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Author Topic: Aggressive mimicry  (Read 965 times)

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Aggressive mimicry
« on: February 27, 2010, 12:01:07 PM »
Aggressive mimicry

<p>In the natural world, numerous species use mimicry &mdash; counterfeiting the appearance of another species or object &mdash; to hide from or deter predators. A smaller number are themselves predators, and use mimicry not for defense, but as a way to get closer to their prey. One of the most remarkable of these aggressive mimics is a small fish called the sabre-toothed blenny, which mimics another fish, the bluestreak cleaner wrasse. The wrasse enjoys a mutualist relationship with some larger fishes: it 'cleans' the bigger fish by eating parasites and dead tissue, something that benefits both parties. The big fish recognize the wrasse by its appearance, and by the 'dance' that it performs as it approaches.</p>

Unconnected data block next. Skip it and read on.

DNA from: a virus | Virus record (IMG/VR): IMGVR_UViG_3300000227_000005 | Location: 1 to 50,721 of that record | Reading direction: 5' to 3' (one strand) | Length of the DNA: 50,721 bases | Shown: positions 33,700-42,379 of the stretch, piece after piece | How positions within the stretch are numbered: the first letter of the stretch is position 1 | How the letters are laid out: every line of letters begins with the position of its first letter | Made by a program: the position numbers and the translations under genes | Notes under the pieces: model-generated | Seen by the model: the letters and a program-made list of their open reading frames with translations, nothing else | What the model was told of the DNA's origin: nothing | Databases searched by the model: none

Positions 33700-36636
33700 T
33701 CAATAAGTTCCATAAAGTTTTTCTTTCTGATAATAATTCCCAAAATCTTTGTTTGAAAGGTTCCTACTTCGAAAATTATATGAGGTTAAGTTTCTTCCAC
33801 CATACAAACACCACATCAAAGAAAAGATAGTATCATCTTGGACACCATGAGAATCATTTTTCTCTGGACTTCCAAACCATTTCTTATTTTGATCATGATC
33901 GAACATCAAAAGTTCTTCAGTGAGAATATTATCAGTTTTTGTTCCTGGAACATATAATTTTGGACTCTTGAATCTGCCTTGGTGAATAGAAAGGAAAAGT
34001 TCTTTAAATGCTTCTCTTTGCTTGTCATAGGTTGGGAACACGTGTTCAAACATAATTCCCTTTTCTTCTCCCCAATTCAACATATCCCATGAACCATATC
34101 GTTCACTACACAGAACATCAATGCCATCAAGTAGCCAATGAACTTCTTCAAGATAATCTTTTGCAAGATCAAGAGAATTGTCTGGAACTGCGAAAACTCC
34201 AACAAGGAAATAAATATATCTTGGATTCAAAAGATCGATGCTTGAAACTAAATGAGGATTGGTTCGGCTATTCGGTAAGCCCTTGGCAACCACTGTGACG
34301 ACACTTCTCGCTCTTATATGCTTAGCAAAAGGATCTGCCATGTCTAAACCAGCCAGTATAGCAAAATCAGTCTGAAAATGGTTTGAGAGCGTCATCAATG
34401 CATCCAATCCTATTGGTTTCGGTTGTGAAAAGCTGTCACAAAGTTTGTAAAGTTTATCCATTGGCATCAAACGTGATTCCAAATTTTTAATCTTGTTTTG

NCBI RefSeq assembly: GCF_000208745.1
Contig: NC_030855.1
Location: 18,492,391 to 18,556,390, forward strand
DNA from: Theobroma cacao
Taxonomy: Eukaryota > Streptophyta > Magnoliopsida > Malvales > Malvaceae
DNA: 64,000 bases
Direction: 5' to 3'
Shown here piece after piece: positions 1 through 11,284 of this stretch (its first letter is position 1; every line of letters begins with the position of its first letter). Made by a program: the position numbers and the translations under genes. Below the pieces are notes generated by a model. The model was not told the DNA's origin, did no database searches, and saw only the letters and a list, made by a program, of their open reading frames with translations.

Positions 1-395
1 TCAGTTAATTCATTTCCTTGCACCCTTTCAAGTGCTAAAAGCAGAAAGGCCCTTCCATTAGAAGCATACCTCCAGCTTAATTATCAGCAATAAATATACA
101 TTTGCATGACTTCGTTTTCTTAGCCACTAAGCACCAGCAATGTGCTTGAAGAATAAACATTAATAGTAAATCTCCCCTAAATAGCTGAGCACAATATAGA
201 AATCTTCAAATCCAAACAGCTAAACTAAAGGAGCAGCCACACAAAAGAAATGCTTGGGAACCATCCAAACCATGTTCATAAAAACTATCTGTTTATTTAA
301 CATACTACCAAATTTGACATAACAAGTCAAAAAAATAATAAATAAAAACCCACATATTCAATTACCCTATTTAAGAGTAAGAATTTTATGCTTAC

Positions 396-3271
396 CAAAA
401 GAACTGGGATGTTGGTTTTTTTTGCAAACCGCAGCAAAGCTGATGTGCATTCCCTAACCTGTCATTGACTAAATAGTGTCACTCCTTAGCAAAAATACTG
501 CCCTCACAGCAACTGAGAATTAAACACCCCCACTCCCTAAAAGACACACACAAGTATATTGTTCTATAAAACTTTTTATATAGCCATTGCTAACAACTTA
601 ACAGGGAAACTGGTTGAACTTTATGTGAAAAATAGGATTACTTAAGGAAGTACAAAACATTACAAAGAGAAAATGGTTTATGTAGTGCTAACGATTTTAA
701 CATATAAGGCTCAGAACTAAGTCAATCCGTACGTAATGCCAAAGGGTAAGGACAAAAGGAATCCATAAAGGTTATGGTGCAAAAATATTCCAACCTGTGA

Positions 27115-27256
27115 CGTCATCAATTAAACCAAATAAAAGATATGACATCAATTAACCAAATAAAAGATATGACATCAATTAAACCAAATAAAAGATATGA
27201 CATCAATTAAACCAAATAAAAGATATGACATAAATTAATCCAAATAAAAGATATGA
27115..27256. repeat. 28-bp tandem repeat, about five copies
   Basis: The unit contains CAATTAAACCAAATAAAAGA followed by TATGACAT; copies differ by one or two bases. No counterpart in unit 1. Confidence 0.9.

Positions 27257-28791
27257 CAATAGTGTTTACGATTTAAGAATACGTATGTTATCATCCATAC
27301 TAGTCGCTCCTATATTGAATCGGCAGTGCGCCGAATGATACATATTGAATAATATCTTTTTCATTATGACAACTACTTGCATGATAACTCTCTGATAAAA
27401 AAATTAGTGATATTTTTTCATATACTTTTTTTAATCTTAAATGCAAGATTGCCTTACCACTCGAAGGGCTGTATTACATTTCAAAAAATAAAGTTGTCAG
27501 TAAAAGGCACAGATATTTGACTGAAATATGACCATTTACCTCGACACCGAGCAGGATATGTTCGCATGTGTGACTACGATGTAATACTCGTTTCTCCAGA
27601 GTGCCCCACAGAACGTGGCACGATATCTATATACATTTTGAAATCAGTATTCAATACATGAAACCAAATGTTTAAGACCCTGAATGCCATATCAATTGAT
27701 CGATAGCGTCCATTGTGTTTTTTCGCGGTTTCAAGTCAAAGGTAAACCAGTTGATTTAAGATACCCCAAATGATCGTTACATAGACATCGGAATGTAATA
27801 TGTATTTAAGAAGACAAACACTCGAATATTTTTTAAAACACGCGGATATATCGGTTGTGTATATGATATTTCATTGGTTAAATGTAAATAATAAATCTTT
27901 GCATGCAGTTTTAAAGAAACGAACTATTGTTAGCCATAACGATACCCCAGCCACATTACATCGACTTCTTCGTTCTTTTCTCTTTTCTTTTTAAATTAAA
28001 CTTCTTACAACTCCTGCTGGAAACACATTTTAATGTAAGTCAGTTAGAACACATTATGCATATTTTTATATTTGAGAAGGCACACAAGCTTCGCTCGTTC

<p>The blenny closely resembles the wrasse and even duplicates the wrasse's distinctive dance. The fish that mistakes a blenny for a wrasse is in for a nasty surprise, however. Instead of virtuously cleaning up its unwary victim, the blenny will simply bite off a chunk of flesh and then take off at high speed.</p>



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